Wednesday, April 30, 2008
Between Three Worlds
We live in a society in which identity in one way or the other touches everything. And that has been no more evident that in the current presidential campaign. A couple of weeks ago our brother Thabiti Anyabwile gave a powerful sermon on our identity in Christ at the T4G conference. Our fellow elder challenged God’s people to accept the biblical reality that we’re all descended from one man and in him all make up one race. He then went on to speak on how those in Christ are now one new people and therefore basically we should get on with the business of living like it.
I’m sure all of us who heard the message were encouraged and challenged to think or re-think our approach to people and mission. The message particularly challenged me in regards to what I believe was a central aspect of my calling. Ever since studying and embracing reformed theology nearly twenty years ago I’ve been convinced that God wanted me to take these truths to the black church and black community. And since I was sure that our Lord’s primary vehicle to introduce His gospel and disciple His people was through the local church I was certain that He wanted to me to plant a black reformed church. By black reformed church it was my intention start a fellowship which would draw from the cultural heritage of the historic black church and marry that culture with the reformed truths I’d embraced. However, it’s important to be up front and note that any church that sought to feature historic black church experience would appeal mainly to African-Americans and by default exclude most people from other ethnicities. I say by default because whether we admit it or not many of us factor in a given church’s culture when deciding on where to worship.
But here’s the question. Should I have sought to do that in the first place? No matter how benign my intentions were should I have planted a church that specifically targeted souls based on their ethnicity? In doing so did I contribute to the sin of using the church to highlight existing ethnic differences? My thoughts dwell on the way to pursue authentically biblical ministry, serve the subculture that I came out of while at the same time striving for the unity of the faith. For instance should I seek to write books, hold conferences and start or revitalize churches that focus on the issues prevalent in the African-American church and community? More than that, since the issues presented by the black church and community are so different than those faced by others should a whole movement be designed to impact the black church and community with authentic biblical theology and practice? If it did so and was ‘successful’ would the result be another ethnically based church and would that be right? Yet if we don’t go this route what are some alternatives to addressing things like prosperity theology, black liberation theology, the nation of Islam and the confused sacred/secular enmeshment of the black community? Mercy, it ain't easy living between three worlds!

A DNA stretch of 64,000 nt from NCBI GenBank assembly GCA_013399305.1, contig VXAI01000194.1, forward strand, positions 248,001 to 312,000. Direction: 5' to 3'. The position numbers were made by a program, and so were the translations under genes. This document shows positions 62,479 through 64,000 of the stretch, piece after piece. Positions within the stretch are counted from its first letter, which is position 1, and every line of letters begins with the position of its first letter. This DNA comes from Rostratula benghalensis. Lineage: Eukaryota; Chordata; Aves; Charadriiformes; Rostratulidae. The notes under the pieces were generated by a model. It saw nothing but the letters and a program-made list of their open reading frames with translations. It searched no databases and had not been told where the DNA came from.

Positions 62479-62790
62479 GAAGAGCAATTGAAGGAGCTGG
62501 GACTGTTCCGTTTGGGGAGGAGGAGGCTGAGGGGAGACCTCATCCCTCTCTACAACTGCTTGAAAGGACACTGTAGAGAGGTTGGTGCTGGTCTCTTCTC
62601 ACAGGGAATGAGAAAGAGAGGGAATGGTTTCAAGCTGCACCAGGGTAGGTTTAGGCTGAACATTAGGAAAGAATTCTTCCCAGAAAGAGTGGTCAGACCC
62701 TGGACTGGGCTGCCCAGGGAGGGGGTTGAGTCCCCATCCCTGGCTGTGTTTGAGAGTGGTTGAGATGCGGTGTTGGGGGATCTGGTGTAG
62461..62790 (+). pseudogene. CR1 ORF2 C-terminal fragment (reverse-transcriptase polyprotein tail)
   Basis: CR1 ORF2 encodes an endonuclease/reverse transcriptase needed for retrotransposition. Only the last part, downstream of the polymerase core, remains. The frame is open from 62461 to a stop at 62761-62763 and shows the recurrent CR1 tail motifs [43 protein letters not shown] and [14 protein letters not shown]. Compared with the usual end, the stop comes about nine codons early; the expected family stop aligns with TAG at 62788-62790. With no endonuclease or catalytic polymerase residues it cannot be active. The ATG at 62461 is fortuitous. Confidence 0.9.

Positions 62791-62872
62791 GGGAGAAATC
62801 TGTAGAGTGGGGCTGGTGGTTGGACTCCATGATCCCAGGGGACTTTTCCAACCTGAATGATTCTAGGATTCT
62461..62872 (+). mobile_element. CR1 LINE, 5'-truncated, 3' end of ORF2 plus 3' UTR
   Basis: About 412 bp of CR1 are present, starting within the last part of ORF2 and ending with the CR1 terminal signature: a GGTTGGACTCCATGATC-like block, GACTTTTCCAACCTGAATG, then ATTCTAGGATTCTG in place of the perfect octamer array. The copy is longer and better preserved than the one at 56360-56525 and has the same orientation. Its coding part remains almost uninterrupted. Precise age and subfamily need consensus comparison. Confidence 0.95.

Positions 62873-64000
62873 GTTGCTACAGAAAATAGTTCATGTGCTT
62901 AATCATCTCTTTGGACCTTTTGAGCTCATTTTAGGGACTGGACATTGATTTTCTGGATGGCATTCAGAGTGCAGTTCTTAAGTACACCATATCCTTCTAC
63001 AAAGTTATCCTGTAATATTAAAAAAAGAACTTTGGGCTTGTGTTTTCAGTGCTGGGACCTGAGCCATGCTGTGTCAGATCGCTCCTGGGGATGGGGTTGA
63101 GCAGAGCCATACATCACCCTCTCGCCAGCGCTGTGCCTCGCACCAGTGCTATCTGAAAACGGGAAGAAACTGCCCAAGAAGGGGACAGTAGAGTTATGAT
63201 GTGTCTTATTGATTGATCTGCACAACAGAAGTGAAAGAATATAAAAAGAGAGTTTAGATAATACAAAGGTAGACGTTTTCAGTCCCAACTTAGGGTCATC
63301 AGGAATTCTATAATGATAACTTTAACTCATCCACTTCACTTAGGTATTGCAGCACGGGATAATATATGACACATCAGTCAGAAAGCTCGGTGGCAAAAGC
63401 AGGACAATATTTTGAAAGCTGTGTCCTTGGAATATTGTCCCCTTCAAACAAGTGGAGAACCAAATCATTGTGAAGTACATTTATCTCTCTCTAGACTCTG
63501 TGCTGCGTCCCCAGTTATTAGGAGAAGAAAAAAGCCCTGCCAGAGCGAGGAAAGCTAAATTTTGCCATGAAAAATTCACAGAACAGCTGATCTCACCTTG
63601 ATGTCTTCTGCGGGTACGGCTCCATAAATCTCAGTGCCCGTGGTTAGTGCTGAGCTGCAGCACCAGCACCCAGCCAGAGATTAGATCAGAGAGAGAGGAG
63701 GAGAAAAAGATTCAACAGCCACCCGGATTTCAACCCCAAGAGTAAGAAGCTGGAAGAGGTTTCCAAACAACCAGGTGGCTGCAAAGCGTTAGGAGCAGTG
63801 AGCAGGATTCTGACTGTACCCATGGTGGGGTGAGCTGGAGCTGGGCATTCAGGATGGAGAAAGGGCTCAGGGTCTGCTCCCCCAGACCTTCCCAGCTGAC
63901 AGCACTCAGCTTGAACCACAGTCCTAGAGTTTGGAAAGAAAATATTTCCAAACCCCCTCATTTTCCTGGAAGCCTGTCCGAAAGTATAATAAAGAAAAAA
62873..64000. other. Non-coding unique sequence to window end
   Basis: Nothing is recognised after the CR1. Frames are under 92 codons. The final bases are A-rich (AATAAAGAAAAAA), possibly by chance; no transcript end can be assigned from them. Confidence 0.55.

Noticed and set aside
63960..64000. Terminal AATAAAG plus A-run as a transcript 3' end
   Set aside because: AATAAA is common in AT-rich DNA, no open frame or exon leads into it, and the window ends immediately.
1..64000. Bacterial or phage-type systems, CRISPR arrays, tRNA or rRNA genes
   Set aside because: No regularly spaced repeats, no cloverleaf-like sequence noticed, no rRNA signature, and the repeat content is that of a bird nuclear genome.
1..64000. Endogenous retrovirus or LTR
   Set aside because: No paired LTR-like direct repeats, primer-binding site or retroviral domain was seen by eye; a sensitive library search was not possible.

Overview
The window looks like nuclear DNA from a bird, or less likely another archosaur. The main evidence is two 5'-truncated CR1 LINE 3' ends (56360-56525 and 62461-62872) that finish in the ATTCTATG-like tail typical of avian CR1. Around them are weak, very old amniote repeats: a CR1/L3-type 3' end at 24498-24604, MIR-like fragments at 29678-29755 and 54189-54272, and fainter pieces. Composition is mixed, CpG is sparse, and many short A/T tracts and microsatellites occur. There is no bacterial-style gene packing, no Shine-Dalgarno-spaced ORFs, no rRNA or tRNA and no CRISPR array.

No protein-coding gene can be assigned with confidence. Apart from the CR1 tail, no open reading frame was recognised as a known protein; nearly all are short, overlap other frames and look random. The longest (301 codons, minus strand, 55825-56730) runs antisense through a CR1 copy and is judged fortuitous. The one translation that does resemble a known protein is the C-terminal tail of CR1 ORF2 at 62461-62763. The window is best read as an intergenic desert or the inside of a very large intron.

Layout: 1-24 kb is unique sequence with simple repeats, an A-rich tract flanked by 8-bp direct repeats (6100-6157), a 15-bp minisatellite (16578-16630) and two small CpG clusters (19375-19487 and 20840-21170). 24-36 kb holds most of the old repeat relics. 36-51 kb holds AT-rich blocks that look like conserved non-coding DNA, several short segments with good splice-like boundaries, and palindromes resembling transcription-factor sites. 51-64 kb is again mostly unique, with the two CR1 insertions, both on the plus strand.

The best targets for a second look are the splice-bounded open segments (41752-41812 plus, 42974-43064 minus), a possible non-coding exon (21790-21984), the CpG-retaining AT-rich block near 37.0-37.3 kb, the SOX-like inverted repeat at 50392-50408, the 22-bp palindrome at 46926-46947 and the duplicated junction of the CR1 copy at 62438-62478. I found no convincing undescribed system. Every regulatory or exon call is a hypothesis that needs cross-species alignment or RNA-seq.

Lastly, I need to end by thanking God for brother Thabiti, his message and his continuing ministry to God’s church. I also want to thank our Lord for the saints at First Baptist of GC and for brothers like Kevin Smith of Pinelands PCA, Reddit Andrew of Soaring Oaks PCA, Mike Campbell of Redeemer PCA of Jackson, Irwyn Ince of City of Hope in Columbia MD and the many other African-American pastors who intentionally sought to serve at mainly white congregations. These brothers are showing us that the body of Christ can stand unified in the face of our persistent ethnic tensions. And their congregations are demonstrating to our culture that white people can and have submitted to black leadership and are willing to invite a black man into one of the most intimate relationships of their lives, namely that of pastor and parishioner. No matter how these things shake out we would do well to pray for and highlight these examples of the gracious power of the gospel of Jesus Christ.
To Him Who Loves Us…